A common ingredient in over-the-counter decongestants -- pseudoephedrine -- may increase blood pressure and the risk of life-threatening or disabling strokes in susceptible patients, researchers at Vanderbilt University Medical Center have reported.
"At the usual doses, (pseudoephedrine) is probably safe for most people," says Italo Biaggioni, M.D., professor of Medicine and Pharmacology and director of the Vanderbilt Clinical Trials Center. "The concern for the general population is there might be susceptible individuals who might respond to normal doses of these medications with dangerous increasing blood pressure and even strokes."
People at potential risk may include those with high blood pressure, a history of previous strokes, and diabetes – a disease that can damage the nerves that help maintain normal blood pressure.
Biaggioni recommends that people check their blood pressure an hour after taking a decongestant containing pseudoephedrine. If blood pressure rises, "you know you shouldn’t continue to take it," he says. "Having a cold makes your life miserable, but nobody dies of nasal stuffiness."
In a study placed on the Web site of the medical journal Circulation this week<April 5>, Biaggioni and his colleagues found that blood pressure increased significantly in 13 patients with autonomic failure when they swallowed a small dose of pseudoephedrine and 16 ounces of water. Autonomic failure is the inability to control blood pressure. It is easier to study the impact of medications on blood pressure in patients who lack the normal neurological mechanisms for blood pressure regulation.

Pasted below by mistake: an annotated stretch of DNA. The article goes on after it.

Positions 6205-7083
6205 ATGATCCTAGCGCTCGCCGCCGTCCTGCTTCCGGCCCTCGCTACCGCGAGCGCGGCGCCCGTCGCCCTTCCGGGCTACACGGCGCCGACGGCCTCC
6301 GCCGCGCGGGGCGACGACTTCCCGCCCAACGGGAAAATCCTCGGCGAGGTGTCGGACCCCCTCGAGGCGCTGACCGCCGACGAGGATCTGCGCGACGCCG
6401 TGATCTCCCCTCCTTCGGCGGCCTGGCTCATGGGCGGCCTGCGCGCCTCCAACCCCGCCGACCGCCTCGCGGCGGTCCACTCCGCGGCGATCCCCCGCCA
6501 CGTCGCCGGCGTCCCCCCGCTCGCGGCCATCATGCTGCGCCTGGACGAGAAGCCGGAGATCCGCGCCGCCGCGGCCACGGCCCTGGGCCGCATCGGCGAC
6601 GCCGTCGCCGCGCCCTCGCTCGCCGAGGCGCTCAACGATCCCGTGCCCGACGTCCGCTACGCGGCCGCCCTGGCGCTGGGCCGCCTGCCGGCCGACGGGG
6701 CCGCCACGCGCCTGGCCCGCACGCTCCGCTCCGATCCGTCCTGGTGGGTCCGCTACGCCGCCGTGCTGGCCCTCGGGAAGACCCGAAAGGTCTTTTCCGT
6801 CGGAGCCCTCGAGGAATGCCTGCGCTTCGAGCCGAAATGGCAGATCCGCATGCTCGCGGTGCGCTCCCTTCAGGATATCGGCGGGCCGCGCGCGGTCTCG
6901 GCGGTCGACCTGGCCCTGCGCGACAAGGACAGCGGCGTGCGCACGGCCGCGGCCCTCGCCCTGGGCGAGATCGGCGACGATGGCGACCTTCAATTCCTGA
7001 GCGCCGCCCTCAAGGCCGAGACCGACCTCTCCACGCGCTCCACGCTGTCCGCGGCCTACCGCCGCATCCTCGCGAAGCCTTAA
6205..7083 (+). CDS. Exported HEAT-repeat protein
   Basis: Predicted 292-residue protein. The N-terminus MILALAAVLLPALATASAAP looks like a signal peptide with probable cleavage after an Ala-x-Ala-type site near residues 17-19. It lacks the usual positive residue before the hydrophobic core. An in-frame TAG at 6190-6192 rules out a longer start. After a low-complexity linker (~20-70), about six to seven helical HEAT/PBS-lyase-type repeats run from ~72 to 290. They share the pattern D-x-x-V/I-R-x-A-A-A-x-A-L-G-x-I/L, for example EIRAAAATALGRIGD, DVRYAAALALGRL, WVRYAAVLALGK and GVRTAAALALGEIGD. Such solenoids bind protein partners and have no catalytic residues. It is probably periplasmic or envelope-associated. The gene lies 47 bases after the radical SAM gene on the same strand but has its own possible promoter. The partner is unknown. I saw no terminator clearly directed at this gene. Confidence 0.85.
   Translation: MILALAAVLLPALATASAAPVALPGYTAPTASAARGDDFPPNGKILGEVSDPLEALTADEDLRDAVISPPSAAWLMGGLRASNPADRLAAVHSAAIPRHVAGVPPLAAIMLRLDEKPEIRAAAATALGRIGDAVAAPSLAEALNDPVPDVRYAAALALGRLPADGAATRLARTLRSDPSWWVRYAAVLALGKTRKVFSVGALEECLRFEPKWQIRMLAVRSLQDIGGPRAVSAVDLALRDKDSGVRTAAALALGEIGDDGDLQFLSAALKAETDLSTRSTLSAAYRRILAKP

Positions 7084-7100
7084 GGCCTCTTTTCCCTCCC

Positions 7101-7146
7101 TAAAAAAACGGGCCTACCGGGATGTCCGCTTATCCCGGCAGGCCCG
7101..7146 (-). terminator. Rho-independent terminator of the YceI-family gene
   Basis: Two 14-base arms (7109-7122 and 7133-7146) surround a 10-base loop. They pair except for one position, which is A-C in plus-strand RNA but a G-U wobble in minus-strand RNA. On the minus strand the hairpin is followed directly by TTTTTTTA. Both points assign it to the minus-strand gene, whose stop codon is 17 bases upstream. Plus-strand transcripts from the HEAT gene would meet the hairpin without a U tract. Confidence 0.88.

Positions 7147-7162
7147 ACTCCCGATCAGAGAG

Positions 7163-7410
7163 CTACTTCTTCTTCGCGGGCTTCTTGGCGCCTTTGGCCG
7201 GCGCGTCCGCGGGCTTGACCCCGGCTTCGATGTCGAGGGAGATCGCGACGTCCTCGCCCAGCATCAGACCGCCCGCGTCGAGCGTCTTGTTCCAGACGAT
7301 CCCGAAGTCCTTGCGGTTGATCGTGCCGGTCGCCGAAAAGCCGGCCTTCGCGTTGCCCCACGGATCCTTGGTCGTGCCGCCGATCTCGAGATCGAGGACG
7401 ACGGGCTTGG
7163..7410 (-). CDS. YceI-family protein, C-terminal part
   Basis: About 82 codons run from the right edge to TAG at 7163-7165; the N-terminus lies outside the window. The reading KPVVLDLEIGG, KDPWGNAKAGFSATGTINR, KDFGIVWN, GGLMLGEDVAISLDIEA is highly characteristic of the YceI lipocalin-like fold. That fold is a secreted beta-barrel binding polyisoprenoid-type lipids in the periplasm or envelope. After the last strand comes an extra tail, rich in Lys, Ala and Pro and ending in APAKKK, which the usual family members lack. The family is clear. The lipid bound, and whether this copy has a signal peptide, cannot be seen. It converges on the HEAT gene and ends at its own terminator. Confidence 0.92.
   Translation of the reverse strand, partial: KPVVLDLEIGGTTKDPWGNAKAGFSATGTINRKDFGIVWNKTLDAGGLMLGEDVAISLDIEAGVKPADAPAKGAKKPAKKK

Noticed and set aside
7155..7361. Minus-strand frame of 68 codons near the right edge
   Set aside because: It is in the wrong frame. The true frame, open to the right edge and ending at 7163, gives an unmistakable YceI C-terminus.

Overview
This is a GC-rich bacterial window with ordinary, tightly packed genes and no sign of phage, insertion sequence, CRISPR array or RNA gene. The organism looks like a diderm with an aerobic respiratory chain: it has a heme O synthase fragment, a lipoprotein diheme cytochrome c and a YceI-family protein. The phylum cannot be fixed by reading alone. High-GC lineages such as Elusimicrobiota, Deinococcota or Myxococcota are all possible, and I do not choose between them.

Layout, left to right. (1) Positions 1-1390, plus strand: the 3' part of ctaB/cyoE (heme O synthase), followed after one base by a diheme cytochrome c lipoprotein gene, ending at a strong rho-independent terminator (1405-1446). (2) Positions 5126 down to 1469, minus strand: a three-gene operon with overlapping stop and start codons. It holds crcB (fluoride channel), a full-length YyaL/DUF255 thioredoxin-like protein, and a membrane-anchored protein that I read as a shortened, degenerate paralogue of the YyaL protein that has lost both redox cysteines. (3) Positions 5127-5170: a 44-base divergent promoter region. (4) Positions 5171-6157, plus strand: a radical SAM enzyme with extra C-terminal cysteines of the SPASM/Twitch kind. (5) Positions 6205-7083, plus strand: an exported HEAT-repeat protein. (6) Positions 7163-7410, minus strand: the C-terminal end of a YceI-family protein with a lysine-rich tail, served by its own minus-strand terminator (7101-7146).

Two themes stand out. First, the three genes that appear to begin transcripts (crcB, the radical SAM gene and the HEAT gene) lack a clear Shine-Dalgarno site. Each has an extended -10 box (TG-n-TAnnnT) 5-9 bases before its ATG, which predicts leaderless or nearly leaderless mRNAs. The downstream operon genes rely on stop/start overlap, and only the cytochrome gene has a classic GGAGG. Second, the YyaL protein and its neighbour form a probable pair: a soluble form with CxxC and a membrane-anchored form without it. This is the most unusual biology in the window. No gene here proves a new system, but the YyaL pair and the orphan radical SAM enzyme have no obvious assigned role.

Systolic blood pressure (a measure of the maximum pressure exerted when the heart contracts) increased by an average of 52 millimeters of mercury in these patients one hour after they were given 30 milligrams of pseudoephedrine with the water. "Extended release" over-the-counter decongestants may contain 120 milligrams of pseudoephedrine, to be taken twice daily.
The patients in this study are disabled because their blood pressure drops precipitously when they stand, causing them to faint. This condition is known as orthostatic hypotension. Used cautiously, the combination of pseudoephedrine and water can prevent blood pressure from plunging when the patients stand, and therefore can be given as a treatment their condition. However, the researchers would not give the combination without first determining the patients’ susceptibility to pseudoephedrine.
The problem occurs when susceptible people unknowingly take these over-the-counter medications without medical supervision, Biaggioni says.
Four years ago, another decongestant, phenylpropanolamine, was pulled from the market because of an association with hemorrhagic (bleeding) strokes. The U.S. Food and Drug Administration recently announced plans to ban ephedra-containing dietary supplements because they also can raise blood pressure and increase the risk of stroke. "The chemical structure of ephedra and pseudoephedrine is exactly the same," Biaggioni notes.
It is not known to what extent pseudoephedrine-containing products increase the risk of stroke. But some studies have documented strokes in patients after they took recommended doses of the pseudoephedrine. "In the long-term, I think it will be better if we find a safer alternative" for decongestants, Biaggioni says.
The lead author of the Vanderbilt study was Jens Jordan, M.D., a former Vanderbilt post-doctoral fellow in clinical pharmacology who is now a professor at Humboldt University in Berlin, Germany. Others included John R. Shannon, M.D., André Diedrich, M.D., Bonnie Black, R.N., and David Robertson, M.D., of the Vanderbilt Departments of Medicine and Pharmacology.
The research was supported by the National Institutes of Health and conducted with the assistance of General Clinical Research Center at Vanderbilt.